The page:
K. Sean Kimbro is a professor of Biological and Biomedical Sciences at the North Carolina Central University, Durham, NC. He also serves as the principal investigator for the Center for Translational Health Equality Research, a center created to provide infrastructure for the study of various health disparities in North Carolina, with an emphasis on cardiovascular metabolic disparities.
Dr. Kimbro received his undergraduate from Washington University in St. Louis, Missouri, and his PhD in Molecular and Microbiology from Indiana University, Bloomington, Indiana. From 1993 to April 1995, he was a postdoctoral fellow at Harvard Medical School and from 1995 to 1997 a fellow at the National Institutes of Health, National Institute of Environmental Health Sciences.
Dr. Kimbro was later an assistant professor at Clark Atlanta University, Department of Biological Sciences, in Atlanta, Georgia. In 2004, Dr. Kimbro was recruited to direct the NIH Center of Excellence at Winship Cancer Institute, which he helped conceive. He was later recruited to North Carolina Central University to be the director of the Julius L. Chambers Biomedical/Biotechnology Research Institute in 2010. In 2014, Dr. Kimbro received funding to continue his research in cancer health disparities and returned to the lab to study immunity and breast/prostate cancers, including type 2 diabetes and obesity.
Dr. Kimbro's research interests include the molecular characterization of hormonal cancers, including prostate and breast cancer. He has additional interests in the characterization of those cancers that disproportionately affect various ethnic groups. More recently, he has ventured into epigenetic research exploring the role of microRNAs in type 2 diabetes of African Americans. He has been influential in the continued efforts to increase the number of African-American and Hispanic American cancer researchers and the recipient of numerous awards from the American Association for Cancer Research. In addition to his success in the classroom, mentoring, and leadership, he has generated over 10 million dollars in research over his career.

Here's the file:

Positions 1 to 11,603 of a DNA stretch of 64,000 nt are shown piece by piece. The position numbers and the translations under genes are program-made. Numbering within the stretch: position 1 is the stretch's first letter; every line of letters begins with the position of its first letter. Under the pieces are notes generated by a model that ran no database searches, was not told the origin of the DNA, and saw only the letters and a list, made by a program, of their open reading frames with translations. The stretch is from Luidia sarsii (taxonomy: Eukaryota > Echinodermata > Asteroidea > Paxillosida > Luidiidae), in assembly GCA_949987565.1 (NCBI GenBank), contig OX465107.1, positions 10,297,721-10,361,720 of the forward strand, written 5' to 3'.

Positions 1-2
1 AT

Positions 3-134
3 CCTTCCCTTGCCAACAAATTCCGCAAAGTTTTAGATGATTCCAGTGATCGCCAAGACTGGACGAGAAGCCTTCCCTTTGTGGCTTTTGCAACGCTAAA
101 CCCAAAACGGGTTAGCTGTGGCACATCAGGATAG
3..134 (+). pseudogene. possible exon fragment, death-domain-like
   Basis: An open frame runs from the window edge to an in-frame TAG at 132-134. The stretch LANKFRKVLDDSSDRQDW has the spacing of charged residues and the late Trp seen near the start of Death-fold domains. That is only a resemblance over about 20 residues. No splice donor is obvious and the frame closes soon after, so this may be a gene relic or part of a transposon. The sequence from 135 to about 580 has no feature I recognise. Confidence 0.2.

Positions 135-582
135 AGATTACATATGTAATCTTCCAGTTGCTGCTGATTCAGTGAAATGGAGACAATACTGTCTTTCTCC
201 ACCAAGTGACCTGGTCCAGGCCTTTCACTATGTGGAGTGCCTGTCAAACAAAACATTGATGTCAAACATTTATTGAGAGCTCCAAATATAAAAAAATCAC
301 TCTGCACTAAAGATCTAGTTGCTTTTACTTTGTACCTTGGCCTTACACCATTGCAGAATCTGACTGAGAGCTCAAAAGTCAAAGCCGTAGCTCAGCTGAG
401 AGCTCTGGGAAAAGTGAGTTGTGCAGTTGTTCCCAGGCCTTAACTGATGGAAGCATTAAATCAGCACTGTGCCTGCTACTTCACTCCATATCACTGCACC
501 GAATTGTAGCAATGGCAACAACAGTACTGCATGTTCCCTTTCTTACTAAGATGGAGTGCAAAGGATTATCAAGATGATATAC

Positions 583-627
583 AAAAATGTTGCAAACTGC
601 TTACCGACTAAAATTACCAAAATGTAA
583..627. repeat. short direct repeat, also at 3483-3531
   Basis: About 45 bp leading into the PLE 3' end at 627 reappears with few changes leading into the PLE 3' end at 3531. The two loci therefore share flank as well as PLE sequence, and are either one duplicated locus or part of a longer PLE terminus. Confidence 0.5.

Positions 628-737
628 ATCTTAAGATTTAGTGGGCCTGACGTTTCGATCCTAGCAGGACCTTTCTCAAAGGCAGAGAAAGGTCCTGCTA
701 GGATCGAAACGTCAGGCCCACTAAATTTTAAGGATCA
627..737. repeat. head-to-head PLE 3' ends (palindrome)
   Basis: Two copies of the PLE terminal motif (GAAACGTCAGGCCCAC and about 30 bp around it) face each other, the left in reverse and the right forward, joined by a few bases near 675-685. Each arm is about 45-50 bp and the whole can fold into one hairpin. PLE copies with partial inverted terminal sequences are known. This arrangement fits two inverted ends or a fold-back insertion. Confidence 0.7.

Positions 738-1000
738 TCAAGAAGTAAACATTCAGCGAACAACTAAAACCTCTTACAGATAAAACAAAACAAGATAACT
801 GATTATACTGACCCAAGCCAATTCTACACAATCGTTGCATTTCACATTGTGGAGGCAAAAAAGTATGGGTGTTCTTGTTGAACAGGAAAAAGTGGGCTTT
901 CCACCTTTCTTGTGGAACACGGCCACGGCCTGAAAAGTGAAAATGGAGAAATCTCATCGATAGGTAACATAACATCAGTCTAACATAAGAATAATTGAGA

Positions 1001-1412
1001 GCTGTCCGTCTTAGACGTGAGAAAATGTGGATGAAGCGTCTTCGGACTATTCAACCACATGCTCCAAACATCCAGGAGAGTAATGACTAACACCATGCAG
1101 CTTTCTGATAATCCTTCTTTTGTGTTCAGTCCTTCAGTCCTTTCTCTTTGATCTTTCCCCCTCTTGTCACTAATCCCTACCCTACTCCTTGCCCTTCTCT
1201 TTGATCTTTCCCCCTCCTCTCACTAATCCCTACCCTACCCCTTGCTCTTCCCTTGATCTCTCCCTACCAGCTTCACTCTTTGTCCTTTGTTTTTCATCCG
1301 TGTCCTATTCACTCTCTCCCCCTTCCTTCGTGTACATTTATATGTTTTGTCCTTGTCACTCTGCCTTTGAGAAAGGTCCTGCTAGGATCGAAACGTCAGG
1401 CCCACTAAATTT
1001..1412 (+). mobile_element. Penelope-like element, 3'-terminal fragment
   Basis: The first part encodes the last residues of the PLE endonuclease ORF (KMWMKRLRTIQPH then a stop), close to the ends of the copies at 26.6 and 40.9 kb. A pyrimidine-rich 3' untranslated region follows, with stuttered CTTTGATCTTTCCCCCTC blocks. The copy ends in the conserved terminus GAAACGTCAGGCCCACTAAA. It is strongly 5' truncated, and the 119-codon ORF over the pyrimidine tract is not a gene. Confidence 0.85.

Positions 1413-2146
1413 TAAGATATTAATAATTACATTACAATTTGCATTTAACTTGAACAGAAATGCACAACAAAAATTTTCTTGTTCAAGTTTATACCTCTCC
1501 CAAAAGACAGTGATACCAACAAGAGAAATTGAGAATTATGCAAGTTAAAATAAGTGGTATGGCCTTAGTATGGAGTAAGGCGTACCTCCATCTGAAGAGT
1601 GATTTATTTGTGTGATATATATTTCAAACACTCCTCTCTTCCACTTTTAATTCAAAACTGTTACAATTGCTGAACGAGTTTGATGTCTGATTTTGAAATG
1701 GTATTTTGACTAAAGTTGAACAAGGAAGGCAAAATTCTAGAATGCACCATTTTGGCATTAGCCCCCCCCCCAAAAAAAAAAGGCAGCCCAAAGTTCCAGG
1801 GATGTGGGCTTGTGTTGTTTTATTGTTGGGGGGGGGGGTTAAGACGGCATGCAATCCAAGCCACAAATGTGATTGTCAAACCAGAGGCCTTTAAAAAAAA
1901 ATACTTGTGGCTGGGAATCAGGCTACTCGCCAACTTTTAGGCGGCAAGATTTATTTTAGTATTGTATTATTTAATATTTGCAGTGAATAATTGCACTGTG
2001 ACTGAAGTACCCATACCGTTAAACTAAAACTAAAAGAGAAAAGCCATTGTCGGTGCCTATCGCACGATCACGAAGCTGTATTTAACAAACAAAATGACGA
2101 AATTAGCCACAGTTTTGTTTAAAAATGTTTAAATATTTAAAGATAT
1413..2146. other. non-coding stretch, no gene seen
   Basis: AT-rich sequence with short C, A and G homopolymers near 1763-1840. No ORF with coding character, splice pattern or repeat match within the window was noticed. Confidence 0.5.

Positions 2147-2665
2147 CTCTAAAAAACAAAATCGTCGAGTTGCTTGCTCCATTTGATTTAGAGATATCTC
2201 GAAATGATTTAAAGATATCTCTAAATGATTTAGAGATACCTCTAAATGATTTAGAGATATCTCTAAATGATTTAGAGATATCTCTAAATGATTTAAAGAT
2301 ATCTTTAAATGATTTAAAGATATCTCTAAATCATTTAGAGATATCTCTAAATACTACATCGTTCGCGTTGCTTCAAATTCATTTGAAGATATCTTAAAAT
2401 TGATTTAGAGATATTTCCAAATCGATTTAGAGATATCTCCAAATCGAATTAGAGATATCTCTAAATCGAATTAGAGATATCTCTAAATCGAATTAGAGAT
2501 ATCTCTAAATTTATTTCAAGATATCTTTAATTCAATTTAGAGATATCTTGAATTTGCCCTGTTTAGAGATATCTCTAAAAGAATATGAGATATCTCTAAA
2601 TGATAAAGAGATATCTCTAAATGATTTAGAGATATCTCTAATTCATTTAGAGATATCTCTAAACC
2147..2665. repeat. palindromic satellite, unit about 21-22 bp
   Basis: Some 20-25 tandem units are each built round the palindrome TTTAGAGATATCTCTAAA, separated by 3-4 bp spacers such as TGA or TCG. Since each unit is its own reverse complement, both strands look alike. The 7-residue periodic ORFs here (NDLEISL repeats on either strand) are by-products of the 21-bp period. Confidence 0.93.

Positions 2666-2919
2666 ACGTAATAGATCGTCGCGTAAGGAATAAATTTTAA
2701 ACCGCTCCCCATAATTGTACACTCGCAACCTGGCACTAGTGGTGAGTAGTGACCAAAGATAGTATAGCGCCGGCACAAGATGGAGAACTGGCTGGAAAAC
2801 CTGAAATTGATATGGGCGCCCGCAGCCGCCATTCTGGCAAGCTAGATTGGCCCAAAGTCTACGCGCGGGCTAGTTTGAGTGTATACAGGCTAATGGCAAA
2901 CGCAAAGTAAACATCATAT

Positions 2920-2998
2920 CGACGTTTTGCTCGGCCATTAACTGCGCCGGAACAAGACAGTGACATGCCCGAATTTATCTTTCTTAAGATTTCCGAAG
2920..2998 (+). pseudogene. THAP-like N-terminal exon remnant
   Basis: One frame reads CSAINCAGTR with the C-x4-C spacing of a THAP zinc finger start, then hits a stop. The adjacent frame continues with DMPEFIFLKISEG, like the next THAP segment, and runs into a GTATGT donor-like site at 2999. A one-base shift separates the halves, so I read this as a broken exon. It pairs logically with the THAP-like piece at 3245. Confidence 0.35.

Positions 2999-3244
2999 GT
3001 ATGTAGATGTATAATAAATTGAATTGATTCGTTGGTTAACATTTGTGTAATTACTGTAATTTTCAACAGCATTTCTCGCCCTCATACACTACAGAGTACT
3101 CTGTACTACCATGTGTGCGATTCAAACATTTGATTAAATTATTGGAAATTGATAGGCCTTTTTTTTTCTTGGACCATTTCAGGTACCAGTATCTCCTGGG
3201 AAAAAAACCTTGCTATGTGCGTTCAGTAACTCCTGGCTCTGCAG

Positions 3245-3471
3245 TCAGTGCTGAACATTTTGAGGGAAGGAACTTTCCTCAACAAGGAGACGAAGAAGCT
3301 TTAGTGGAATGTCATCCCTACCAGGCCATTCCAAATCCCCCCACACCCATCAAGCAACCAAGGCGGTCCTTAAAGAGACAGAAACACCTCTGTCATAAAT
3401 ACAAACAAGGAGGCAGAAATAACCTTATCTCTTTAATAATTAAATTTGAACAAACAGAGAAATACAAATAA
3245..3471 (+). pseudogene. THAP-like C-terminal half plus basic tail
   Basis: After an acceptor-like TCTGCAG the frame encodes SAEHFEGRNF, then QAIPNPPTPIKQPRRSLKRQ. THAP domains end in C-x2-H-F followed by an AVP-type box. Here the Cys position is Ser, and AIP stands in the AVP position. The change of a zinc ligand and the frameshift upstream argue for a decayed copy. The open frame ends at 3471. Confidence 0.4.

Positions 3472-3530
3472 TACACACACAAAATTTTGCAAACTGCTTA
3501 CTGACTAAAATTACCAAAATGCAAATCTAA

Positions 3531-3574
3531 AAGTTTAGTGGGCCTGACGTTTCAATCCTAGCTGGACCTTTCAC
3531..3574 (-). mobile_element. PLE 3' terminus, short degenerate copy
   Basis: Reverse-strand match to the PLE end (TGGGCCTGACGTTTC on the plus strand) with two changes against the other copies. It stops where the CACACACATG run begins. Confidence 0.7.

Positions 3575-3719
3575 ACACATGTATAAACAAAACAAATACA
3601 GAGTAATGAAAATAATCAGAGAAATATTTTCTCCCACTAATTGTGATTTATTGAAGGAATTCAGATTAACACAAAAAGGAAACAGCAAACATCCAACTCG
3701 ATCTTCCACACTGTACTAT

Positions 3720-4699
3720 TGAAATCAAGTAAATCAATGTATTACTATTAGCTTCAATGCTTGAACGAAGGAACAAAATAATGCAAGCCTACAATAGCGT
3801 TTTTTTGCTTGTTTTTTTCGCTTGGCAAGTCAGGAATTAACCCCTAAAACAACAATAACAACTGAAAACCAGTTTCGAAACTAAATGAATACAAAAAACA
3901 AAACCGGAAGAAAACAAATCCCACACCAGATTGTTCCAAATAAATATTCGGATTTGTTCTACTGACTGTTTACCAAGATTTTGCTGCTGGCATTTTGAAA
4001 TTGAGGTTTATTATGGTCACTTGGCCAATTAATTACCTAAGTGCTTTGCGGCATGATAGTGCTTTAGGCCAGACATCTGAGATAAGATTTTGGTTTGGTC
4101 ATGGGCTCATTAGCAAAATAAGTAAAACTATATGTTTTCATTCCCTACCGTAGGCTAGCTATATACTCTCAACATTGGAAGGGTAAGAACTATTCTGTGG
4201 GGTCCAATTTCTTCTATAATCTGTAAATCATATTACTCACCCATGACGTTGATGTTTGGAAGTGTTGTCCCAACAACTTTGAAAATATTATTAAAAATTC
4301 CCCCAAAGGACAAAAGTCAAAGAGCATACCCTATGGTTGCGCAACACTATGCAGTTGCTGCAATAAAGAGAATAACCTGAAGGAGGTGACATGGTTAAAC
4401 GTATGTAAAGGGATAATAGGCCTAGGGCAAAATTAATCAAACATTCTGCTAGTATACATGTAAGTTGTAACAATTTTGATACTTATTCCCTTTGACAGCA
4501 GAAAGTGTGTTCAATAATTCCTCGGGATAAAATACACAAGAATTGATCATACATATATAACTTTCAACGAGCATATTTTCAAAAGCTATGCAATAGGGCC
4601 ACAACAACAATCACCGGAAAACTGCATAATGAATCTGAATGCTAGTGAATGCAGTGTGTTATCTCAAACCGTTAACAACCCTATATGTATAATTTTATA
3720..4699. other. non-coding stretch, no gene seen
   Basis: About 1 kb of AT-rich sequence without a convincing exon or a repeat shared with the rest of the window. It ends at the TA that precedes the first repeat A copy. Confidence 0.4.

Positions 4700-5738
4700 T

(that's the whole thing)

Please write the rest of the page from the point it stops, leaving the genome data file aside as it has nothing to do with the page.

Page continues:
Indiana University, Bloomington
Washington University in St. Louis
1. Hooker, S. E., & Williams-Burnham, L., & Kimbro, K. S., & Kittles, R. (2019). Genetic ancestry analysis reveals misclassification of commonly used cancer cell lines. Cancer Epidemiol Biomarkers Prev.
2. Dubey, B. M., & Jackson, M. D., & Zeigler-Johnson, C., & Devarajan, K. (2017). Inflammation polymorphisms and prostate cancer risk in Jamaican men: Role of obesity/body size. Gene, 636, 96-102.
3. Z, J. D., & C, R., & C, K. N., & B, B. G. (2013). The impact of genetic variants in inflammatory-related genes on prostate cancer risk among men of African Descent: a case control study. Hered Cancer Clin Pract., 11, 19.
4. Yeyeodu, S. T., & Kidd, L. R., & Oprea-Llies, G. M. (2013). IRAK4 and TLR3 Sequence Variants may Alter Breast Cancer Risk among African-American Women. Frontiers in Immunity, 4, 338.
5. N, R. E., & Z, J. D., & C, K. N., & G, B. (2013). Toll-like receptor-associated sequence variants and prostate cancer risk among men of African descent. Genes Immun., 14, 347-355.
6. Kidd, L. R., & Jones, D. Z., & Rogers, E. N., & Kidd, N. C. (2012). Chemokine Ligand 5 (CCL5) and chemokine receptor (CCR5) genetic variants and prostate cancer risk among men of African Descent: a case-control study. Hered Cancer Clin Pract., 10, 16.
7. Lavender, N. A., & Rogers, E., & Yeyeodu, S., & Rudd, J. (2012). Interaction among apoptosis-associated sequence variants and joint effects on aggressive prostate cancer. BMC Med Genomics, 5.